Tag Info

Hot answers tagged

5

There is a wealth of information in this SO thread. Basically, polling has the disadvantage that your client is only as up-to-date as its last poll, so for time-critical information you need to increase the frequency of polling. Each poll takes up network resources and creates overhead on the client. Solutions like long polling and WSDualHttpBinding are ...


4

It sounds like you have two issues- duplex connection and security. If you truly need a duplex connection (eg, server-initiated callbacks), neither of these will work very well over the internet unless you have very fine control over the firewalls on both ends (the client still has to expose a publicly accessible HTTP endpoint for the server to call back). ...


4

netTcpBinding is better for duplex communication (communication with callbacks) and it's more performant than WSDualHttpBinding which is the preferred binding for duplex communication over HTTP. But you shouldn't really use netTcpBinding over the internet although you technically can and it might work, but the ports that netTcpBinding uses may be (and ...


3

The wsDualHttpBinding does not support transport-level security, meaning that SSL/TLS encryption is not possible. The following references confirm transport security is not an option with the wsDualHttpBinding binding: MSDN: The WSDualHttpSecurityMode Enumeration is limited to two options: Message & None ...


3

The wsDualHttpBinding doesn't support Transport security as explained here: http://msdn.microsoft.com/en-us/library/ff648589.aspx Binding limitations: Transport security does not work with wsDualHttpBinding. You can rely on Message security. It uses WS-Security to protect each message. UPDATE: As I said, you can rely on Message security, it provides ...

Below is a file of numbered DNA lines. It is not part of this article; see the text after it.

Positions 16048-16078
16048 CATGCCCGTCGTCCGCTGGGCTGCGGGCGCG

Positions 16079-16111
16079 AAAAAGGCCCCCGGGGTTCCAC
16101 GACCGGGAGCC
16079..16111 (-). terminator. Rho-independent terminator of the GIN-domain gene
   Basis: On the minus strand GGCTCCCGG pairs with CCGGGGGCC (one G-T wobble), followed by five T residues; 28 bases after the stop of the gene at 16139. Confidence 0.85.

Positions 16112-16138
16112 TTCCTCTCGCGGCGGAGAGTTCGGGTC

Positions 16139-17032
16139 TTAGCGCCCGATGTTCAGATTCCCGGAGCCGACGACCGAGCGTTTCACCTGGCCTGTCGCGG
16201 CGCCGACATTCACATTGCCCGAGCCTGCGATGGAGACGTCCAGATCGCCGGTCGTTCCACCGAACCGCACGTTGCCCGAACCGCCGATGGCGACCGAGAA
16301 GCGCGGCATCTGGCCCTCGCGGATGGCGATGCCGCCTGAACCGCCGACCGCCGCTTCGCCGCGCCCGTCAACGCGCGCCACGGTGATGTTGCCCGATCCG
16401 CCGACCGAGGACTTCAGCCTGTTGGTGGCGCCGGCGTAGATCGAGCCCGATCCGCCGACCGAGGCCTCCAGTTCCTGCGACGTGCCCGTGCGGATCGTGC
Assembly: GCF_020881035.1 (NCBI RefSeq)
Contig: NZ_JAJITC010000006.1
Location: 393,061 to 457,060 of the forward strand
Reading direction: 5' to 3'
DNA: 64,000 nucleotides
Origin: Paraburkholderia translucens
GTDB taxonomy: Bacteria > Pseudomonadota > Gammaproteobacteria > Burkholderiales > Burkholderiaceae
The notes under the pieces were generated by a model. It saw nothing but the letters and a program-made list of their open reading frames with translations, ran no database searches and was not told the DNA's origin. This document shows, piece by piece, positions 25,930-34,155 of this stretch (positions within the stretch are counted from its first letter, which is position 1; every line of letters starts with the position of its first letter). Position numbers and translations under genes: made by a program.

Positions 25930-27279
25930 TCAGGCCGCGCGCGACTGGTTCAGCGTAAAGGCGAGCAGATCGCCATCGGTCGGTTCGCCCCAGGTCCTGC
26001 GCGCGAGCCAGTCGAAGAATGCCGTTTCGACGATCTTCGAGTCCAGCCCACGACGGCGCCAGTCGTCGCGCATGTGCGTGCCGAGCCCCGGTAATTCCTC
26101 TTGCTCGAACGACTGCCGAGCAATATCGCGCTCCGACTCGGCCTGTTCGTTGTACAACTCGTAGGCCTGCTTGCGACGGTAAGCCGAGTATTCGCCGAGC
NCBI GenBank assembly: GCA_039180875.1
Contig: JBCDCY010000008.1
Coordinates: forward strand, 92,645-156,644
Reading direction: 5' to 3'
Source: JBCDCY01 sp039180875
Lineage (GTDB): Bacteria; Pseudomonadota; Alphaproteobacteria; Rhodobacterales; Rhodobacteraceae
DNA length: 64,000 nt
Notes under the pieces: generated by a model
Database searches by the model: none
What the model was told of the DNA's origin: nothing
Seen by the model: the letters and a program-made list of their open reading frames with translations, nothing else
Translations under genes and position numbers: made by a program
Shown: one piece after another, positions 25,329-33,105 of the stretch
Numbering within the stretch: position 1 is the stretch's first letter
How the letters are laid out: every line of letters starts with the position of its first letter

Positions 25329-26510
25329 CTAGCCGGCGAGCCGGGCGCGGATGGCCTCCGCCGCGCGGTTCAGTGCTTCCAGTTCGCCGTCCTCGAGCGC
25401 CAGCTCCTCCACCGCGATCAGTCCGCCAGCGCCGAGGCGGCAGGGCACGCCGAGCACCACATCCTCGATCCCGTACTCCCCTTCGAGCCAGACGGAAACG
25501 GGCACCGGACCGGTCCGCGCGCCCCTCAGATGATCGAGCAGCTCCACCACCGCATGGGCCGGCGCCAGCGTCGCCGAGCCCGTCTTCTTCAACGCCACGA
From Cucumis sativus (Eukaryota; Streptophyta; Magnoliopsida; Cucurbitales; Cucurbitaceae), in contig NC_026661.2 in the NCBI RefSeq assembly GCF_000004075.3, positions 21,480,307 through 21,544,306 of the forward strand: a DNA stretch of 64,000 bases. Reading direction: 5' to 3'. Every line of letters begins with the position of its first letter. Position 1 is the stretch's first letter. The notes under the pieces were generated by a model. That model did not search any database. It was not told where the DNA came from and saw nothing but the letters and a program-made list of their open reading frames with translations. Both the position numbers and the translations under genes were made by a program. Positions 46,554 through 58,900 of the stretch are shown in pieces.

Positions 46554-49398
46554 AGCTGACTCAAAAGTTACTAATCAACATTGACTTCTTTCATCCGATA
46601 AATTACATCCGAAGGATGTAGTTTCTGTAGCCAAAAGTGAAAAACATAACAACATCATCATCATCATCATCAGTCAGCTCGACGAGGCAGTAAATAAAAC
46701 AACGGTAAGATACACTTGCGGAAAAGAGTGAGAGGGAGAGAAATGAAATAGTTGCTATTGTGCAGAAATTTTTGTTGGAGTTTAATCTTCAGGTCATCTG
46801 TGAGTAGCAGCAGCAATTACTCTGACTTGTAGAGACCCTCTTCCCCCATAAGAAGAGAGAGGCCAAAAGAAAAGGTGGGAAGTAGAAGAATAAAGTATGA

3

i Had to put this as the Client Config: <binding name="WSDualHttpBinding_IReceiverController" closeTimeout="00:00:05" openTimeout="00:00:05" receiveTimeout="00:10:00" sendTimeout="00:00:05" bypassProxyOnLocal="false" transactionFlow="false" hostNameComparisonMode="StrongWildcard" maxBufferPoolSize="524288" ...


3

I had the same problem than you, to solve it you need to implement a keep alive method. A dummy call to your service is kind of stupid to have a 24/24 WCF service because is not really the best architecture way of WCF but we know sometimes what we need is not always the best thing. So yep, just implement a call to the WCF service every 5 minutes and by ...


3

WsDualHttpBinding is not suitable for crossing firewalls - it requires the server open a connection to the client, by default on random address on port 80. The port used can be configured by the clientBaseAddress on the binding but still requires the fire wall to allow inbound connections which, you would hope, the network admins would prevent. If you want ...


3

WSDualHttpBinding was created for a reason. WCF provided support for service 'callbacks' - methods on the client that were notified whenever service execution completed. Unfortunately, HTTP - being a one way channel - would not allow for callbacks (by contrast, the TCPBinding allows it since TCP is a full duplex channel). To get around HTTP's one-way ...


2

I think this information is passed via messages when establishing the session. If you use a tool like "fiddler" to watch all the http traffic, my hunch is you'll see it in an initial session setup message. No magic, the client has to tell the server 'where to call back'.


2